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INNIT Musical

INNIT Musical

a) If Shelagh Delaney made Salford taste of honey then "Innit" is the salt 'n' vinegar on your chips.

b) "Innit" doesn’t taste of honey, it's far more the salt 'n' vinegar on your chips!

c) Will our Salford tower block Romeo find love with his leafy suburban South Manchester Juliet?

d) A brilliantly, witty and double-distilled urban musical, a modern day Romeo and Juliet!

e) "An irresistible slice of life" – Manchester Evening News.

f) "A freshness and theatrical immediacy…This is a real achievement" – Willy Russell.

g) An exciting and reimagined production that leaves you with a slice of optimism and a spark of inspiration.

h) Remember, the youth of today are the leaders of tomorrow… "Innit"

i) "Gutsy enough to have the target audience… whooping with recognition" – The Guardian.

j) "Innit" does for Salford what Billy Elliot did for Newcastle, Blood Blood Brothers did for Liverpool, and West Side Story did for Manhattan!

k) "Oliver meets Jailhouse Rock meets Blood Brothers meets West Side Story…and then gets t****ed somewhere down Salford Precinct." – Salford Star.

INNIT Musical Tickets

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  • - Details have not yet been announced for INNIT Musical in Salford.
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Our review on INNIT Musical

INNIT Musical - The Lowry, Salford - Thursday 14th September 2023 by Lizzie Johnston

Our Rating


When I first found out about
INNIT, I knew I had to check it out as a proud Salfordian. It’s not a show I had previously heard of, which adds to the excitement as you can simply turn up and embrace the unexpected.

INNIT is a true tale of hope and redemption, only to be found by taking an unapologetic delve into the murky world of ‘scallies’. Although the show is set in Salford, it’s real and relatable to so many as it explores a life which could be lived across the country. Written by Micky Dacks, it is based on his childhood story after he turned to a life of crime at nine years old before joining a Manchester street gang at 13. The story shows that change is possible, taking the audience through the ups and downs of his life and how he turned away from crime and gangs.

As a Salfordian myself, I found the characters very entertaining and relatable, we all know someone who can relate to any of the situations played out in the show. From teenage love to peer pressure and family drama, we all know someone who has experienced a similar situation. There’s raw emotion throughout which is hard hitting when you think about the ages of the characters. The teens are avoiding school and college to spend their time committing crimes across the city, a vicious circle they can’t seem to escape.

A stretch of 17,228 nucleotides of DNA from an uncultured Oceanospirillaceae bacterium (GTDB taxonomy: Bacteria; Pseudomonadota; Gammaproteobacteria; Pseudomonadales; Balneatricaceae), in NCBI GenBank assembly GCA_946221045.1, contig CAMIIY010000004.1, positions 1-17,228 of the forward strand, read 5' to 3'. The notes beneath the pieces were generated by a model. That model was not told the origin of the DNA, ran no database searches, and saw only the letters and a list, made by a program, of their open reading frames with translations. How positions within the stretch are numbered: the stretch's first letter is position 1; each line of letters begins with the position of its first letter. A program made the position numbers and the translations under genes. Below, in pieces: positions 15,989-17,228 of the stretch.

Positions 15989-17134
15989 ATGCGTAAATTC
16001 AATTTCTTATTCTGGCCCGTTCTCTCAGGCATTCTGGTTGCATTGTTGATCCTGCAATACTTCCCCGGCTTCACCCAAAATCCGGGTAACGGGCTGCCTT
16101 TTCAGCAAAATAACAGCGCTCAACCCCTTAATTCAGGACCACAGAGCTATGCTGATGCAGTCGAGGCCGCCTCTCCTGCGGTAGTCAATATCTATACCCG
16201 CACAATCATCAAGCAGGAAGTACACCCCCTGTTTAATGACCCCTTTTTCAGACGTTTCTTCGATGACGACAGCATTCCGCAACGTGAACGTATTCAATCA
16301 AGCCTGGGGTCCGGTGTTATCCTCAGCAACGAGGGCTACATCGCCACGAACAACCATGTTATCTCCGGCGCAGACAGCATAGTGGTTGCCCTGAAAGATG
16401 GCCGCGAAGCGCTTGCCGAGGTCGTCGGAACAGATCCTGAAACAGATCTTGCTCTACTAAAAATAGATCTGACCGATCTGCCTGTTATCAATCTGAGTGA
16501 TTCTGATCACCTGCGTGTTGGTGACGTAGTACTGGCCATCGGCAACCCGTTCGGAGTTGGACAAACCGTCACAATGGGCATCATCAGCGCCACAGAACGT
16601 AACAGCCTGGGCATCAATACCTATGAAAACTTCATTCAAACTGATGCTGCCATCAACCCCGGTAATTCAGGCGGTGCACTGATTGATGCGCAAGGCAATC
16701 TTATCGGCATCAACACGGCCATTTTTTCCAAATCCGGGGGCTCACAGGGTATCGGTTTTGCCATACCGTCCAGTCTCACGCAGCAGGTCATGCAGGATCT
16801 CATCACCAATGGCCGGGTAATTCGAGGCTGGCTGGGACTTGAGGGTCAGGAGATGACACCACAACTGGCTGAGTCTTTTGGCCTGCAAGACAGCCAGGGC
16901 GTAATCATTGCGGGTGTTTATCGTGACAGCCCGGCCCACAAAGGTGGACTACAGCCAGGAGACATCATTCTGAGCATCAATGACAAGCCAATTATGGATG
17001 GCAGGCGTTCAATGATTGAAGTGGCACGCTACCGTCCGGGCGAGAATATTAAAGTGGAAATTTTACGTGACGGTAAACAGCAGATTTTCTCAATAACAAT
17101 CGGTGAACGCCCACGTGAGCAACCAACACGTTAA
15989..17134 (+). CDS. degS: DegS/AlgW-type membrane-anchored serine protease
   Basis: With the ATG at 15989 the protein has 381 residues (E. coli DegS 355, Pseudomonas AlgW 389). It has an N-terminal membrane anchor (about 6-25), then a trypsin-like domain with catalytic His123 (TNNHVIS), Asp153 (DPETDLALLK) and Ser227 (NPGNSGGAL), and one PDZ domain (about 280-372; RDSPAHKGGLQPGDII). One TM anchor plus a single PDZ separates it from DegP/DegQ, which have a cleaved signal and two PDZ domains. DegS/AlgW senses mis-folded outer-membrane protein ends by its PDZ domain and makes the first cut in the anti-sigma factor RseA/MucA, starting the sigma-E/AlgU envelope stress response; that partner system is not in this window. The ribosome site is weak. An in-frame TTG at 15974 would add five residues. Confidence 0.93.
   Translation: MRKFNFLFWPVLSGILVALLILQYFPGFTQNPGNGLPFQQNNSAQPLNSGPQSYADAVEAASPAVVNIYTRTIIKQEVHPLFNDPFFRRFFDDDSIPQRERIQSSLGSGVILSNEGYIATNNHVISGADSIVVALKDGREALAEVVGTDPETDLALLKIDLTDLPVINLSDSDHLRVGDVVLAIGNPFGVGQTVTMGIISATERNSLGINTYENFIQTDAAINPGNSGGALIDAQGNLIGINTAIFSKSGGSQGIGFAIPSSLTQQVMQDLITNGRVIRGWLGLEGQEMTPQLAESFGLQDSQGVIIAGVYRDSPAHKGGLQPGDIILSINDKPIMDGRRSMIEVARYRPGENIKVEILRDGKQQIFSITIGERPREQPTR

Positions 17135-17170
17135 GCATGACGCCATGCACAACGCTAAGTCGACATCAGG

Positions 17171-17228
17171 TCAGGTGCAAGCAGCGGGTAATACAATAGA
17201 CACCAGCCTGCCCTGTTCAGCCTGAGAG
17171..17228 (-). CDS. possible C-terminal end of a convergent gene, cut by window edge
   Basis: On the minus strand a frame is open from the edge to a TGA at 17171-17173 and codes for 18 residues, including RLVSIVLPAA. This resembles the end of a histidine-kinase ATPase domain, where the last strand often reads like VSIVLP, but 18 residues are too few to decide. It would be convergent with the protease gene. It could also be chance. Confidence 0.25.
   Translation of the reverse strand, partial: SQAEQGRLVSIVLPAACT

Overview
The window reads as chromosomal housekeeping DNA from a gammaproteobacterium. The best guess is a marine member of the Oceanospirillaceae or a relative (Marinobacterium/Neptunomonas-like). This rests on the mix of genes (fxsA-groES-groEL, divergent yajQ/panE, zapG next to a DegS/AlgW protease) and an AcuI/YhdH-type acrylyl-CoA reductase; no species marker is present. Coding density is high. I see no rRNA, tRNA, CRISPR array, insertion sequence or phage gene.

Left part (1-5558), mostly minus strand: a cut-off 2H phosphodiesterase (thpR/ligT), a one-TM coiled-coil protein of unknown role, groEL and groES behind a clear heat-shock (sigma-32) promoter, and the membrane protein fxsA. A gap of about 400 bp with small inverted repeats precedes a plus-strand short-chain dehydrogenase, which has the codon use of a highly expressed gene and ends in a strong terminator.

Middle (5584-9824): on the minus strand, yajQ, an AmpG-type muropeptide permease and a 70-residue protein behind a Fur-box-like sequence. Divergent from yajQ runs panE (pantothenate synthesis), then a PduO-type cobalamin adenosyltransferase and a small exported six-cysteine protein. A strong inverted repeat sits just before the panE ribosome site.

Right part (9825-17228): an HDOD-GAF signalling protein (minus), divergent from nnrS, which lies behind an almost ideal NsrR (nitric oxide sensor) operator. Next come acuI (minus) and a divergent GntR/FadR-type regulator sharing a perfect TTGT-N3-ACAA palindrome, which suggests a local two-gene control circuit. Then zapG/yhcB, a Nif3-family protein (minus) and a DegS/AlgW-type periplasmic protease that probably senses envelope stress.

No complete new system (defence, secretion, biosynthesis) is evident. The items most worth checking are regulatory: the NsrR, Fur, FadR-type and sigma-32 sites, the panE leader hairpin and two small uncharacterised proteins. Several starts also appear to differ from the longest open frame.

The set was simple and grungy like something straight off a Salford backstreet. The cast moved the stairs around to switch to new locations and keep the production moving swiftly. The costumes matched the set, as they were a real representation of Salford. From tracksuits to Stacey’s sparkly dress, there’s an element of the different lives lived around the city.

I particularly loved the characterisation of the gang. They were almost like caricatures, over the top and comical but without missing the grit and threat needed to really tell the story. Led by the charismatic and tough
James Smalley (A Midsummer Night’s Dream) as Finley, they provided a comic relief whilst also still delivering hard hitting moments. They were almost stereotypes of what people expect gangs to be like, one is the leader who uses “banter” as a reason to bully the others, the one who’s second-in-line and acts as if he’s also the leader, the gullible one who believes every word they say and of course the one who doesn’t really want to be part of the gang - and that’s Ashley Thompson. 

William Bours
(Les Miserables, Phantom of The Opera, Cats) played Ashley Thompson, the character based on Dacks story. Bours gave a heartfelt performance, one that pulled at your heartstrings. You could tell how much he wanted to break away from the life of crime despite feeling the peer pressures around him. His chemistry with Ruthie Presh Lane’s (Angels of the Prisons, Let The Right On In, The Captain of Kopenick) Stacey Stevens was a joy, one that showed the love and lust of a teenage romance. Their relationship added a depth to the story, as it was more than just the pressure from his family and friends, but Ashley’s want to impress Stacey and make her happy. 

The original songs were catchy and entertaining, spanning across all sorts of genres from Pop to Hip Hop and Rock. Despite the storyline not being the typical plot for a musical, the score worked effortlessly and the whole audience loved it. I’ve still got “Universal Credit” running around my head!

This show is truly Salford. Raw and real yet still entertaining and funny. Head to The Lowry and have a good laugh and maybe even a cry - can you get much better than seeing a Salfordian show and a Salford theatre?


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